Give the customer what they need – not what they want

January 20, 2017 Matt Coyne

-Give the customer what they need - not what they want.-

This article originally appeared in Engage Magazine.

Big data, small data, box data, fish. Any ‘90s raver will tell you that this was the dance move of choice with students across the country. Well, close…but maybe this one’s the Silicon Valley dance trend of 2017?

At the end of every year, content either focuses on trends or a full-on Year In Review. What’s hot? What’s not? What’s coming next? Companies announce what’s ‘new’ and the cycle continues.

On the topic of data, this year’s (and the last few years’) trend was big data and how it would revolutionise your business. Did it? Has it? If you know how to interpret what you’re looking for, it may well have done; however, for most, it’s useful data that has revolutionised their approach. Capturing and using data that is useful saves time and money, increases revenues and improves experiences.

Every other media out there – radio, TV, broadsheet – has statistical proof as to where advertisers’ money will go and who it will reach. They have metrics that show roughly what your pound/euro/dollar/rupee/dirham will get in return.

As an example, when you’re looking at running a new Google AdWords campaign, before you even press the spend button, you know exactly who you’re going to target and how much it’s going to cost you.

Should exhibitions be any different? No, not really. Traditionally, events and exhibitions sell to exhibitors or sponsors around the subject of attendance and basic level demographic information.

But that’s changing.

Today, you can prove value of each area of your space, what sort of visitor it attracts and where your customers can get the best return according to their needs.

The trend for 2017 isn’t a trend as such, but a paradigm shift in how sales teams sell. Exhibition sales will sell tailored space according to what their customer needs, not what they want.

Imagine that you’re selling space for a fashion event. Imagine telling your customer that by taking a smaller space in a specific area of the show, engaging with a speaking session, taking part in a catwalk and sponsoring an area of the show, they will receive a minimum number of leads from exactly the type of customer that they want to meet. Imagine how much easier that sale is going to be, and how much happier your customer will be, in the knowledge that they’ve not been oversold.

The result?

• Your customer is better engaged.
• Your customer attains better return on objectives.
• You retain your customer for longer.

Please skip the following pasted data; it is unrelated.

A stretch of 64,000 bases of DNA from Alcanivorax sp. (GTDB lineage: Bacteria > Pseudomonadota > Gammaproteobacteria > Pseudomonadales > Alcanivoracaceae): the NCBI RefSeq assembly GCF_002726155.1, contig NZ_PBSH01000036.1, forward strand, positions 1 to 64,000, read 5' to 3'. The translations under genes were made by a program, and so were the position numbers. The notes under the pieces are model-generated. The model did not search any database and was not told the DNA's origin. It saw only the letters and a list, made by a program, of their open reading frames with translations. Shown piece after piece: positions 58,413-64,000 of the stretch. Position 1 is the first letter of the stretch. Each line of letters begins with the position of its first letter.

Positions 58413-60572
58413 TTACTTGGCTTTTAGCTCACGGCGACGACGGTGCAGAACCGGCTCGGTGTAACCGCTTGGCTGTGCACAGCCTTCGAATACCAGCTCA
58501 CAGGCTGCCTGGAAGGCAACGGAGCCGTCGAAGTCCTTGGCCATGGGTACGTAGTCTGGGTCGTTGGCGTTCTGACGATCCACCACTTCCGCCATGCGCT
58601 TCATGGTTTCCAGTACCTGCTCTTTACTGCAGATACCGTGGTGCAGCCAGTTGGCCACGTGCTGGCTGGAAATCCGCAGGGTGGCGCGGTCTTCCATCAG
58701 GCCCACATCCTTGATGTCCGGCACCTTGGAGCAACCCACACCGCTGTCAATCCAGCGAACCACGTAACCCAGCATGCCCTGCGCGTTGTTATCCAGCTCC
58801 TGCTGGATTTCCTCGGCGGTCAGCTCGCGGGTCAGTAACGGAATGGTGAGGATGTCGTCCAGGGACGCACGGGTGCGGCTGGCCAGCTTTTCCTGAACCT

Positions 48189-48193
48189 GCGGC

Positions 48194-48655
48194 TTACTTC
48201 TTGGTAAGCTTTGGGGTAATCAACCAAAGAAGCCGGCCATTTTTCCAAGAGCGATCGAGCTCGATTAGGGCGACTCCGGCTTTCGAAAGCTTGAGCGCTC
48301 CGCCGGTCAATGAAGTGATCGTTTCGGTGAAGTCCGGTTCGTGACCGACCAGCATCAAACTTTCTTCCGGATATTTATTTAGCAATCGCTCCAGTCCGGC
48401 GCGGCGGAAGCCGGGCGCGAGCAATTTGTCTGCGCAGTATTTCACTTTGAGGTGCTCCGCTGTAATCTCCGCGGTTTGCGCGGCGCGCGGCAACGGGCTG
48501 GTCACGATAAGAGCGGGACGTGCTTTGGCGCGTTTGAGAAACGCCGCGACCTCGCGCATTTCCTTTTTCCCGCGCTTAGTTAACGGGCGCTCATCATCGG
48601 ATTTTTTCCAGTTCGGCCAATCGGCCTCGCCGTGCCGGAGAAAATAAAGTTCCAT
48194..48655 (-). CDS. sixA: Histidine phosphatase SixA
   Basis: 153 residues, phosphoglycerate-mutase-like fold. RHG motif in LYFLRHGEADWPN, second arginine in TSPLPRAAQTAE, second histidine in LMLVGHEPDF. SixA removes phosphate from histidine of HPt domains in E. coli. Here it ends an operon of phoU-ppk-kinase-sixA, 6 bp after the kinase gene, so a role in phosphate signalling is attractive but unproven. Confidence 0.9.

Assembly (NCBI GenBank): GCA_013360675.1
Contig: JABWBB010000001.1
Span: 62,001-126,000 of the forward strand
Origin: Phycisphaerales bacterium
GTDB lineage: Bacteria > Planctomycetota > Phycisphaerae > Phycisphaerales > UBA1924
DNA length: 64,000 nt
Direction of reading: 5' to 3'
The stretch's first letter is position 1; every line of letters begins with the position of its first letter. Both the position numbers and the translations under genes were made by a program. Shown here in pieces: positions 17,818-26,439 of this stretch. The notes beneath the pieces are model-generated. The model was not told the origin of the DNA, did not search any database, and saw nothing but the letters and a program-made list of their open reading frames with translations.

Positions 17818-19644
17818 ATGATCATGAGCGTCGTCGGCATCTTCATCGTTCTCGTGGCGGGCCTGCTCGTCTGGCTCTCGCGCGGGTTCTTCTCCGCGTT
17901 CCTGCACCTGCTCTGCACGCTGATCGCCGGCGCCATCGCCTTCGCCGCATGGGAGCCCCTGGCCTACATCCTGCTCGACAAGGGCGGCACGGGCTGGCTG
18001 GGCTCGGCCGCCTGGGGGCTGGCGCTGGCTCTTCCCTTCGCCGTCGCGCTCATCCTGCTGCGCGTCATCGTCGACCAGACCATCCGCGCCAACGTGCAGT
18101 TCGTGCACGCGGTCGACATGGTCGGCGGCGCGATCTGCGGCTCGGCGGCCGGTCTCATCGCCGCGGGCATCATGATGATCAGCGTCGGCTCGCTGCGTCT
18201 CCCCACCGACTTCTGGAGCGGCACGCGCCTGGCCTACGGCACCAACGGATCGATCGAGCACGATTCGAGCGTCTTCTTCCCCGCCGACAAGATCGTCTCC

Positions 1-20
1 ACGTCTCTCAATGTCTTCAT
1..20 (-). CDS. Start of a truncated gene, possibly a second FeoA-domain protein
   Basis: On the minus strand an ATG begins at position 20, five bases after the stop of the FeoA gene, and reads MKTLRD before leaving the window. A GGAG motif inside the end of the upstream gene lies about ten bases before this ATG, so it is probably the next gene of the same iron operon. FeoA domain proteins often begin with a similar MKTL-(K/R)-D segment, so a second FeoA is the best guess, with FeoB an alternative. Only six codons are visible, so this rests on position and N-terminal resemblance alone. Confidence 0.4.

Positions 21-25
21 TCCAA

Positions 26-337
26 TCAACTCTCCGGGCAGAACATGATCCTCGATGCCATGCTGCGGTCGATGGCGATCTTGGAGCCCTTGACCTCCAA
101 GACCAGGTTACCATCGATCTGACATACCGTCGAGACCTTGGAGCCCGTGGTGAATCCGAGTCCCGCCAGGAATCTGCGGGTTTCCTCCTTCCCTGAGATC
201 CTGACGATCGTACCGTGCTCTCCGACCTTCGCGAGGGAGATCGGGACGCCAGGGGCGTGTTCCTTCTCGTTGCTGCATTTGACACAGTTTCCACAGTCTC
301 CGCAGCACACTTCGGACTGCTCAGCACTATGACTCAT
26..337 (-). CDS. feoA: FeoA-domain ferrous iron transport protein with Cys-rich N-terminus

• You generate additional revenues.

It’s a win-win.

Engaged sales teams are already asking their customers whom they want to meet. What they want to get out of having a presence at your event. What they expect in return for parting with their hard-earned cash.

There are myriad tools out there to capture this measurement, such as Visit Connect or Poken, with which the organiser is able to measure interactions on any presence at the event for each exhibitor.

The more data points you have around an event, the more you can measure and the more you can prove value back to your customers.

The modern event can prove nearly every corner of their show real estate, with some pretty basic metrics. Dare I say it, the modern salesman can sell more intelligently, with more support from real information, than they have been previously able to do.

Make your event smarter. Engage better with your customers. Enjoy greater results.

If you enjoyed this article and would like to read the complete Engage Magazine, you can download it for free using this link.

 

About the Author

Matt  Coyne

Matt has been working in events & exhibitions for over 10 years. From organising, to design, to website, and onto registration and intelligent data services, Matt has extensive experience at every level. With a background in organisation, marketing and design Matt is able to cut through the technology and approach data and registration solutions with the end users in mind. As Technology Engagement Architect for GES and an active participant in the industry, Matt has been involved in a variety of industrywide research projects and is an expert in how to prove ROI and manage data effectively.

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